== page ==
MainStreet Macro: Three lessons from history

April 26, 2021 | read time icon 5 min

Nela Richardson, Ph.D.
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This is a busy week for the economy. Not only are key members of the Federal Reserve meeting to discuss the hot topic of inflation, we’ll also get a report card on economic growth in the first quarter. 

What happens next for the economy is uncharted. We’ve never seen such a collision of low interest rates, massive fiscal stimulus, easy money and wealth disparity. We don’t know if the vigorous pace of growth will continue in the second half of the year, or even whether all sectors can recover if it does.

Economists have a saying about what our economy just experienced – it’s not the speed that kills, it’s the sudden stop.  That’s exactly what happened, a sudden an abrupt stop of a 10-year expansion in which 22 million jobs were lost in a two-month period, erasing all the job gains in the previous decade.  We’ve seen economic sudden stops in emerging countries, but never in an advanced country and never at a global scale.

Given the unprecedented global impact of the pandemic, what can Main Street expect from the economy in the new normal? Will it be a mere reset of the old normal or something different?

There are no shortage of questions about the future. My crystal ball is still on backorder, but here are three lessons history teaches about economic growth.

  1. The economy’s components move in tandem, but not in lockstep

During expansions and contractions, key components of the economy tend to move in the same direction. This is known as the business cycle.  Recessions tend to be much shorter than expansions, but there’s nothing formulaic or precise about how long either lasts.

Before the pandemic, the U.S. was in year 10 of its economic cycle, the longest expansion in the country’s history.  We don’t know how long the next expansion will last, but history shows that as the economy grows, inflation and employment also will grow, just not in lockstep.

That caveat is important in assessing the dynamics of the current economy. Currently, the overall recovery is outpacing job gains, for example, and productivity is high. But with fewer workers generating more output, the economy becomes less equal. That leads us to Lesson Two. 

  1. The pie gets bigger, the slices get smaller

Over the last decade, wealth in the U.S. has nearly doubled, to $122 trillion in the fourth quarter of 2020 from $63 trillion for the same period in 2010.  Yet the share of that wealth held by the middle class has fallen to 28 percent from 30 percent.

This pattern of unevenly dispersed economic gains is part of a historical trend that has been exacerbated by the disproportionate impact of the pandemic on certain workers and consumers. Thirty-five percent of workers making less than $15 an hour were laid off or furloughed due to the pandemic, according to ADP research.

This compares to job loss of just 17 percent among workers making more than $30. At the same time, assets held primarily by the wealthy, such as stocks and vacation homes, have soared in value since the pandemic began.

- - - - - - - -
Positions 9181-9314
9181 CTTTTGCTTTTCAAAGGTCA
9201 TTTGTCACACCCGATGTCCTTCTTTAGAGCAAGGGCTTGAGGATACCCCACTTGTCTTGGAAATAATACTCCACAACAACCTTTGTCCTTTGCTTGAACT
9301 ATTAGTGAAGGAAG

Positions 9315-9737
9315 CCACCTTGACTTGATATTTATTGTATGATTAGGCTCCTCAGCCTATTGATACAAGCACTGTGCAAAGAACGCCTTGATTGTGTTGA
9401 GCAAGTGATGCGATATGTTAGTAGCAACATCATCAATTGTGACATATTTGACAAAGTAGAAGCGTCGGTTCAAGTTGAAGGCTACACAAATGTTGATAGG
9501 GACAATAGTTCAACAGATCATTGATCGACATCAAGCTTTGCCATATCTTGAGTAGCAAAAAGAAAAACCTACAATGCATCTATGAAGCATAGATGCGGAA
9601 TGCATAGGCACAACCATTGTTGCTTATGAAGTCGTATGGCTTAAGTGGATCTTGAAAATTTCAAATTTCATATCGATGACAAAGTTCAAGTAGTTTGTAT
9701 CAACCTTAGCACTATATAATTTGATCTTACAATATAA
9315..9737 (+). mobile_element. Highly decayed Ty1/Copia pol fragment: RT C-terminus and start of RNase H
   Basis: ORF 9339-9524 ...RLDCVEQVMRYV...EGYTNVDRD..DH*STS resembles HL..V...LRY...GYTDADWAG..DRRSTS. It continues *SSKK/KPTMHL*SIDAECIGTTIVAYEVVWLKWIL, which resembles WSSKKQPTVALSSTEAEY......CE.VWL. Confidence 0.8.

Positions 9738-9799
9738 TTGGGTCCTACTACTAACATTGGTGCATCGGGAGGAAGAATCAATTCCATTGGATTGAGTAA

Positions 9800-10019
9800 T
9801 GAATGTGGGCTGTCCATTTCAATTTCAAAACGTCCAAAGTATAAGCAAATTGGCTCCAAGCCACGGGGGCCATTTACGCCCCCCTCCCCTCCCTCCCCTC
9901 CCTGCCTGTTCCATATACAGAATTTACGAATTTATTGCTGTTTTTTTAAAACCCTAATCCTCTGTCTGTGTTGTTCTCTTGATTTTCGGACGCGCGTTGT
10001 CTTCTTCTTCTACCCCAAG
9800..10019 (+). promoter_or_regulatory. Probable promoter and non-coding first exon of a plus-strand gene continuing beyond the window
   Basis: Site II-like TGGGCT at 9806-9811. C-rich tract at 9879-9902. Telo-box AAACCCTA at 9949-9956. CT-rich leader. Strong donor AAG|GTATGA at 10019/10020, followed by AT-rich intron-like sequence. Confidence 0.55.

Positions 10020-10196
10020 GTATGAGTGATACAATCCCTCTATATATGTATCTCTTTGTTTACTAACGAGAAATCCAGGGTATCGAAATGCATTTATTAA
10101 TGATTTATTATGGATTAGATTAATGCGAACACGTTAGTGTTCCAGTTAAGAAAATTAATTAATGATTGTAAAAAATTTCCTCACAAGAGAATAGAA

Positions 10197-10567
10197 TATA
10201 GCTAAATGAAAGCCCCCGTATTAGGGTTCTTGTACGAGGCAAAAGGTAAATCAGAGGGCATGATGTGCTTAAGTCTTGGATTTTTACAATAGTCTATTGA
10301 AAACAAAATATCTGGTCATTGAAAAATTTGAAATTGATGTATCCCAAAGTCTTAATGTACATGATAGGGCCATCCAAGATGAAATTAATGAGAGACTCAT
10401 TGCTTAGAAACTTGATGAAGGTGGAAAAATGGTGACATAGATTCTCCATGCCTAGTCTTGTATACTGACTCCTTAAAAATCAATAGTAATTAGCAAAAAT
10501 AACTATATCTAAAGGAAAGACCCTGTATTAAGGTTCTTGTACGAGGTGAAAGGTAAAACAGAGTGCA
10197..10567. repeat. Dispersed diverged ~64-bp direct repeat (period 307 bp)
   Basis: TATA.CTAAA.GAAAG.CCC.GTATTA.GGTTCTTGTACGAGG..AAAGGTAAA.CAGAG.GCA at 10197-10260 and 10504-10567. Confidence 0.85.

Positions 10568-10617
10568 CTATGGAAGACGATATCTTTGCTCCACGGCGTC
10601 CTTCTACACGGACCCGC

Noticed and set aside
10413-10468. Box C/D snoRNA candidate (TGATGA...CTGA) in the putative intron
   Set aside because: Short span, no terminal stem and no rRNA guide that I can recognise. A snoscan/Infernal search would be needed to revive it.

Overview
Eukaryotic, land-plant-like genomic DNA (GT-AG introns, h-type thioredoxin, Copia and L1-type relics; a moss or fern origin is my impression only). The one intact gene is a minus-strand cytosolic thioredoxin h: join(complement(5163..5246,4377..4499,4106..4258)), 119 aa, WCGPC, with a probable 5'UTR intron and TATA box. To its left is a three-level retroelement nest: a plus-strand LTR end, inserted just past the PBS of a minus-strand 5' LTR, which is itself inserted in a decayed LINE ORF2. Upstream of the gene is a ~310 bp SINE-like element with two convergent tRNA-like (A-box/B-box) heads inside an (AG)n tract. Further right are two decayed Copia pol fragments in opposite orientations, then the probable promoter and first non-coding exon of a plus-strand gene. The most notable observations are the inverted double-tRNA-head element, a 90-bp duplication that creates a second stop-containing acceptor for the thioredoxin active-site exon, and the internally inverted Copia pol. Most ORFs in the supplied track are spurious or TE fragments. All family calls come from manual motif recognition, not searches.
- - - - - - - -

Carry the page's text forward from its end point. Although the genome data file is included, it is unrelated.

Source: St. Louis Federal Reserve Economic Research

3. Growth comes from innovation

Open any macroeconomics text and you’ll find mention of one key catalyst of growth – technological progress. (If you don’t have a textbook lying around, I have several I can loan you.

Seen through this lens, many drivers of the current economic recovery were well in place a decade ago – automation, digital transformation, virtual work, and e-commerce. 

In other words, the pandemic didn’t cause these trends, it just accelerated their adoption. The development bodes well for standards of living and economic well-being over the long term.

My Take

Conventional wisdom holds that the economy is expected to see strong growth in 2021. The now-widespread administration of vaccines, consumers itching to spend on long-prohibited pastimes such as travel and manicures, rock-bottom interest rates encouraging investment, and a huge, federal-powered ATM of deficit spending likely will converge this year to eclipse the lackluster 2.3 percent average growth rate of our last decade-long expansion.

Still, what comes next is anyone’s guess. History tells us what could happen, but not what will happen.

Another lesson from history is that the normal state of the economy is one of constant change, reluctant adaptation, and jagged progress.  The challenge of growth – as it has been throughout time – is how to make progress inclusive and widely shared.

To put it plainly – there has never really been a “normal” for the economy. Economic revolutions are always occurring. Monetary policy is transforming. Education and science extend what is possible. Social movements demand increasing institutional accountability.  Natural weather events and unnatural wars upend best-laid plans. New markets and products are discovered. Fiscal policy moves between competing regimes. Globalization reframes winners and losers. 

And now a pandemic has ushered in a new way of working and engaging with other economic actors in commercial transactions, expanding the digitally-equipped workforce and creating a technology-dependent consumer base.

Even my crystal ball, if it ever arrives, would be hard-pressed to give us answers.